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Amazon Relational Database Service
User Guide (API Version 2014-10-31)

Rebooting a DB Instance

In some cases, if you modify a DB instance, change the DB parameter group associated with the instance, or change a static DB parameter in a parameter group the instances uses, you must reboot the instance for the changes to take effect.

Rebooting a DB instance restarts the database engine service. A reboot also applies to the DB instance any modifications to the associated DB parameter group that were pending. Rebooting a DB instance results in a momentary outage of the instance, during which the DB instance status is set to rebooting. If the Amazon RDS instance is configured for MultiAZ, the reboot is possibly conducted through a failover. An Amazon RDS event is created when the reboot is completed.

If your DB instance is a Multi-AZ deployment, you can force a failover from one availability zone to another when you select the Reboot option. When you force a failover of your DB instance, Amazon RDS automatically switches to a standby replica in another Availability Zone and updates the DNS record for the DB instance to point to the standby DB instance. As a result, you will need to clean up and re-establish any existing connections to your DB instance. Reboot with failover is beneficial when you want to simulate a failure of a DB instance for testing, or restore operations to the original AZ after a failover occurs. For more information, see High Availability (Multi-AZ). Note that when you reboot an Amazon Aurora DB cluster, it will failover to the standby replica; rebooting an Amazon Aurora Replica does not initiate a failover.

The time required to reboot is a function of the specific database engine's crash recovery process. To improve the reboot time, we recommend that you reduce database activities as much as possible during the reboot process to reduce rollback activity for in-transit transactions.

In the console, the Reboot option may be disabled if the DB instance is not in the "Available" state. This can be due to several reasons, such as an in-progress backup or a customer-requested modification or a maintenance-window action.

Note

Rebooting the primary instance of an Amazon Aurora DB cluster also automatically reboots the Aurora Replicas for that DB cluster.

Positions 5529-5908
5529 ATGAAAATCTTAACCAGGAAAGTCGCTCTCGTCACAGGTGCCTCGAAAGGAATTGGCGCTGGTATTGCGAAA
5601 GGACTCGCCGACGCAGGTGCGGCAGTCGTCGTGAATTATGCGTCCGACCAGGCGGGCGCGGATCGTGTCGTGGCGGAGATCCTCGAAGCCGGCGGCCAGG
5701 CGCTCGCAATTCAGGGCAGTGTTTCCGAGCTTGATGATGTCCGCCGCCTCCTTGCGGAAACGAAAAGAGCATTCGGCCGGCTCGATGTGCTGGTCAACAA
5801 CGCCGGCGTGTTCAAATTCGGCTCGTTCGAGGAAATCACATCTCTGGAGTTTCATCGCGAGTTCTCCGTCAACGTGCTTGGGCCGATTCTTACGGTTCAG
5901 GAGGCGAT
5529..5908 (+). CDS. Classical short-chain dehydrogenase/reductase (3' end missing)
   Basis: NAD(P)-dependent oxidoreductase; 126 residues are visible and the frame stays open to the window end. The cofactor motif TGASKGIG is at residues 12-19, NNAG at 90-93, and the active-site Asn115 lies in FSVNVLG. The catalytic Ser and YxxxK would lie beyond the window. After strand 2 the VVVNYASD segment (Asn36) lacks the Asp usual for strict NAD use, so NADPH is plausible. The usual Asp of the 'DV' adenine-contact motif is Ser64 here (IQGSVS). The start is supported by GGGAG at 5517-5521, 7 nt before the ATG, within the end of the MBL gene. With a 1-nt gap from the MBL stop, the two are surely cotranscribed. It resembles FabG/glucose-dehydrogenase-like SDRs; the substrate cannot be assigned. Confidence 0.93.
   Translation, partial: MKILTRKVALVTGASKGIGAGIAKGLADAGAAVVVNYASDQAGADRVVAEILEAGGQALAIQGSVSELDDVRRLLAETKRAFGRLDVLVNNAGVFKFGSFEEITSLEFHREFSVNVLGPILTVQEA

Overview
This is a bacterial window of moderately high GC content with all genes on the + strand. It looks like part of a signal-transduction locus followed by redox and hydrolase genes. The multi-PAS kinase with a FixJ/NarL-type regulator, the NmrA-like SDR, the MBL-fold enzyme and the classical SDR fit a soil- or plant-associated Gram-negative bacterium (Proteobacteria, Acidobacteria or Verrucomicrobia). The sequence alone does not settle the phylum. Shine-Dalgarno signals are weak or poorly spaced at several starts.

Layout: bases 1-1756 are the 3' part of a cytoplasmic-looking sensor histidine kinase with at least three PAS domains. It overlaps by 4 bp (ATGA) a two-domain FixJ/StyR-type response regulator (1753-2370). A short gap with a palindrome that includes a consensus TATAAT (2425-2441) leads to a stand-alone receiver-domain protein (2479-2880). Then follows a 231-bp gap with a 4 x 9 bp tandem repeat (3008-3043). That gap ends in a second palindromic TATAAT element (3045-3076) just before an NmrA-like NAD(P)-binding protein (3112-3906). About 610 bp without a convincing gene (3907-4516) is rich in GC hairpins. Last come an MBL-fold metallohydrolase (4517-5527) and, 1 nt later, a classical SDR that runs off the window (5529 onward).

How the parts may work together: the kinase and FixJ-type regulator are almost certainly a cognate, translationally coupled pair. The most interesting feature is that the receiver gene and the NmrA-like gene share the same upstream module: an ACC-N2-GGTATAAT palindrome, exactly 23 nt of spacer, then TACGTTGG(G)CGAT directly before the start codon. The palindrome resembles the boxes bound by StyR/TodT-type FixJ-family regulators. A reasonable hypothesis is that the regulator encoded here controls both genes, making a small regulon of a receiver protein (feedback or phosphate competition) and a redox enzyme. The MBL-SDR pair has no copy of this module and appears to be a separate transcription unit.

AWS Management Console

To reboot a DB instance

  1. Sign in to the AWS Management Console and open the Amazon RDS console at https://console.aws.amazon.com/rds/.

  2. In the navigation pane, click Instances.

  3. Select the check box of the DB instance that you want to reboot.

  4. Select Instance Actions and then select Reboot from the drop down menu.

  5. To force a failover from one AZ to another, select the Reboot with failover? check box in the Reboot DB Instance dialog box.

  6. Click Yes, Reboot. To cancel the reboot instead, click Cancel.

CLI

To reboot a DB instance, use the AWS CLI command reboot-db-instance. To force a failover from one AZ to the other, use the --force-failover parameter.

For Linux, OS X, or Unix:

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aws rds reboot-db-instance \ --db-instance-identifier dbInstanceID \ --force-failover

For Windows:

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aws rds reboot-db-instance ^ --db-instance-identifier dbInstanceID ^ --force-failover

API

To reboot a DB instance, call the Amazon RDS API function RebootDBInstance with the following parameters:

  • DBInstanceIdentifier=mydbinstance

  • ForceFailover=true

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https://rds.amazonaws.com/ ?Action=RebootDBInstance &DBInstanceIdentifier=mydbinstance &ForceFailover=true &Version=2012-01-15 &SignatureVersion=2 &SignatureMethod=HmacSHA256 &Timestamp=2012-01-20T22%3A06%3A23.624Z &AWSAccessKeyId=<AWS Access Key ID> &Signature=<Signature>